An effective procedure has been developed for the quantitative determination of iodine in the form of iodide in the kelp thallus by the ionometry method and its validation has been carried out. Linearity, correctness, and repeatability were estimated. It was shown that the procedure provides satisfactory results when the content of the analyte in the test solution is 0.03–209.4 μg/mL. Data comparison obtained using the developed procedure and the official method given in the State Pharmacopoeia of the Russian Federation reveals high selectivity and satisfactory accuracy (variation coefficient does not exceed 7%) of the ionometric approach. The procedure is promising for controlling the iodine content in kelp thallus in laboratory factories engaged in the production of herbal remedies as it does not require the use of expensive equipment and reagents.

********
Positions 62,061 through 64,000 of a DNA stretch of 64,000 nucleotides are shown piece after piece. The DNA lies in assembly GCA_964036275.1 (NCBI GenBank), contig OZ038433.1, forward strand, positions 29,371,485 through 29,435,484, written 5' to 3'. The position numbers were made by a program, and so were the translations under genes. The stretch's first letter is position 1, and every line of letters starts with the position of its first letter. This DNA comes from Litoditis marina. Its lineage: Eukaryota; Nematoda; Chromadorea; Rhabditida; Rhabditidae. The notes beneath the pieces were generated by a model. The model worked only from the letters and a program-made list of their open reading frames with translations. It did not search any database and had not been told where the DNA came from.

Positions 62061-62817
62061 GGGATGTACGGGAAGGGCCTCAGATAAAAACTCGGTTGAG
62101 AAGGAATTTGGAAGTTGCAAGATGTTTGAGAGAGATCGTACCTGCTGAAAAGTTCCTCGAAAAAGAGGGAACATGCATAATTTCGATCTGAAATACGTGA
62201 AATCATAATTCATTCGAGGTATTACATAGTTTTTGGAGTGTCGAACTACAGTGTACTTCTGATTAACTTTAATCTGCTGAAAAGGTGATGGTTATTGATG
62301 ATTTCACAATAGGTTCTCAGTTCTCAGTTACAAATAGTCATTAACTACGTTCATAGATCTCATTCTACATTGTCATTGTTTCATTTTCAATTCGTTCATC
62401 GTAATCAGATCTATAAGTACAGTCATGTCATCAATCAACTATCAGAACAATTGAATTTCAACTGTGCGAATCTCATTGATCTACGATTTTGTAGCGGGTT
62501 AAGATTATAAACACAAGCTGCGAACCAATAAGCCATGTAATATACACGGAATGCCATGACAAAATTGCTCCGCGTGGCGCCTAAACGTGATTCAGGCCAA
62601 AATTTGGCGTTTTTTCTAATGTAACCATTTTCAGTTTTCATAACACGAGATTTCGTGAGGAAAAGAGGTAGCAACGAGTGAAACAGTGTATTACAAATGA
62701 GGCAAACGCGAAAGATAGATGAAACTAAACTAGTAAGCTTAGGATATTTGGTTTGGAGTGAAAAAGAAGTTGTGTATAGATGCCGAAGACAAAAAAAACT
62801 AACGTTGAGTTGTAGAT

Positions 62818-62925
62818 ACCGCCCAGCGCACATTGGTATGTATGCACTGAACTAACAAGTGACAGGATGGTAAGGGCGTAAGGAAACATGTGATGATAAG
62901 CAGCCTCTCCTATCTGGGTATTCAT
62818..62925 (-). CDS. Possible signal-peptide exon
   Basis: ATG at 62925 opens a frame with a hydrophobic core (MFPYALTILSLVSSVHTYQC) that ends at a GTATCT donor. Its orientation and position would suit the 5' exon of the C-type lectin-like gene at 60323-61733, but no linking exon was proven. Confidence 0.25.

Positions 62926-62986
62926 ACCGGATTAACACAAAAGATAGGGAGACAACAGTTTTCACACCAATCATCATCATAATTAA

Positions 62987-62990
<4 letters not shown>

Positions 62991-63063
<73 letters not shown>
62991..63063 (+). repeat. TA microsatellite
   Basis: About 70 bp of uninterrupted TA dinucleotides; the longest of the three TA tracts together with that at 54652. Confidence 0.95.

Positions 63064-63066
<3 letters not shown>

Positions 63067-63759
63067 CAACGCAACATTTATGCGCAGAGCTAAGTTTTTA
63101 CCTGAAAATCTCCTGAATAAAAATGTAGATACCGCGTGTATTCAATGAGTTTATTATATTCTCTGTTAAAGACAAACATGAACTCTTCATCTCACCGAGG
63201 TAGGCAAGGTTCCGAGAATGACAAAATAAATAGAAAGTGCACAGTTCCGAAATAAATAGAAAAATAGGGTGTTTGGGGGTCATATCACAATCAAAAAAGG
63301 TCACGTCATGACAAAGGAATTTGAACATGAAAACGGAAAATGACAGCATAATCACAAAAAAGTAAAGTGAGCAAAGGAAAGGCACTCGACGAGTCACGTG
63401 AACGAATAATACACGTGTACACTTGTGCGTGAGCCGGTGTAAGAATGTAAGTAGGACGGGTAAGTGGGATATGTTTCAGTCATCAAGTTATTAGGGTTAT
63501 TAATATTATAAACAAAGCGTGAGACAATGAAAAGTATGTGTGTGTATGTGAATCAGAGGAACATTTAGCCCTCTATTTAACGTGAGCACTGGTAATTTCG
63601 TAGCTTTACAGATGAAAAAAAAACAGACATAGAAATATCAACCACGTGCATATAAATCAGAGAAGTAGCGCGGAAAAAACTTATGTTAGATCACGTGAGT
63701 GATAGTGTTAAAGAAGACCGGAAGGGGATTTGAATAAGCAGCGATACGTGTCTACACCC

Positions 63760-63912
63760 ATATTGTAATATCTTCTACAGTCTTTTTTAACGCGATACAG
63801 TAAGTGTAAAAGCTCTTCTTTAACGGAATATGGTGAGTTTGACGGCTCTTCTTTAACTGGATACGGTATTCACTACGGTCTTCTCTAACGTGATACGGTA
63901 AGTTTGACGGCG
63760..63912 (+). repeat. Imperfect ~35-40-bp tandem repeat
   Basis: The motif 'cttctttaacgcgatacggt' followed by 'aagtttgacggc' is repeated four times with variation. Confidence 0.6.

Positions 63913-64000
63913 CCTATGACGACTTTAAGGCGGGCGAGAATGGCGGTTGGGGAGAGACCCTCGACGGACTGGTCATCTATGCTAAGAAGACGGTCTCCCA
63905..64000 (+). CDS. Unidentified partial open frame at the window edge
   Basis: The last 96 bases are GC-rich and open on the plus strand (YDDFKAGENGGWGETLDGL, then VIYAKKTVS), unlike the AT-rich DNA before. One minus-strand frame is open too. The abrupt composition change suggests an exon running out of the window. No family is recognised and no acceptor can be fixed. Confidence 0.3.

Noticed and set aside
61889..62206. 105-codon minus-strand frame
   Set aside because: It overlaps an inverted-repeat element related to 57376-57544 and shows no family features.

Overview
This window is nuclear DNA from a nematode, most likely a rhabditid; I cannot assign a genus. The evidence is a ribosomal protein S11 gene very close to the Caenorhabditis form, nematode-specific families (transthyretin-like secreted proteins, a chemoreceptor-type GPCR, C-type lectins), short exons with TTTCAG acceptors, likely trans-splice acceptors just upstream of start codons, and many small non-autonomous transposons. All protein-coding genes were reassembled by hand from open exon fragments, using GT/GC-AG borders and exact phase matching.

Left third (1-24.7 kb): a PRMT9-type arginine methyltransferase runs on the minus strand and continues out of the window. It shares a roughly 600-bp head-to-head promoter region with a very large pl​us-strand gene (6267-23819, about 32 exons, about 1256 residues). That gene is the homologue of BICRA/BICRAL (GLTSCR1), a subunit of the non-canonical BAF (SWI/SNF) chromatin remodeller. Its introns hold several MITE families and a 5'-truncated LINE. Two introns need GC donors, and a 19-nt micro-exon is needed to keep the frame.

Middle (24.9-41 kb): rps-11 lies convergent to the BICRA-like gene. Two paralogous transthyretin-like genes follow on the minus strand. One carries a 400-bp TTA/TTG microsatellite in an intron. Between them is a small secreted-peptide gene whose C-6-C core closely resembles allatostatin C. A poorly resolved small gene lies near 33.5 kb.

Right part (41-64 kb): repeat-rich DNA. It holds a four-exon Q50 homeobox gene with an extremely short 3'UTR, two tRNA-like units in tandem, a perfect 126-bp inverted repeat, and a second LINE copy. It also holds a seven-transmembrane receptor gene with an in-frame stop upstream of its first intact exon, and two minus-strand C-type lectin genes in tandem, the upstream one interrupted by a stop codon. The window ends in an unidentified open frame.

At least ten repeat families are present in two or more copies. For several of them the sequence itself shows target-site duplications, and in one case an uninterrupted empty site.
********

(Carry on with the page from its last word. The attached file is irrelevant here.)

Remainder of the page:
The procedure can be used as an alternative procedure to existing ones. Also it can be recommended for inclusion in leading pharmacopeias.


The publication has been prepared with the support of the “RUDN University Program 5–100.”

Financial support and sponsorship

This study was financially supported by “Russian Academic Excellence Project 5–100” (Sechenov University).

Conflicts of interest

There are no conflicts of interest.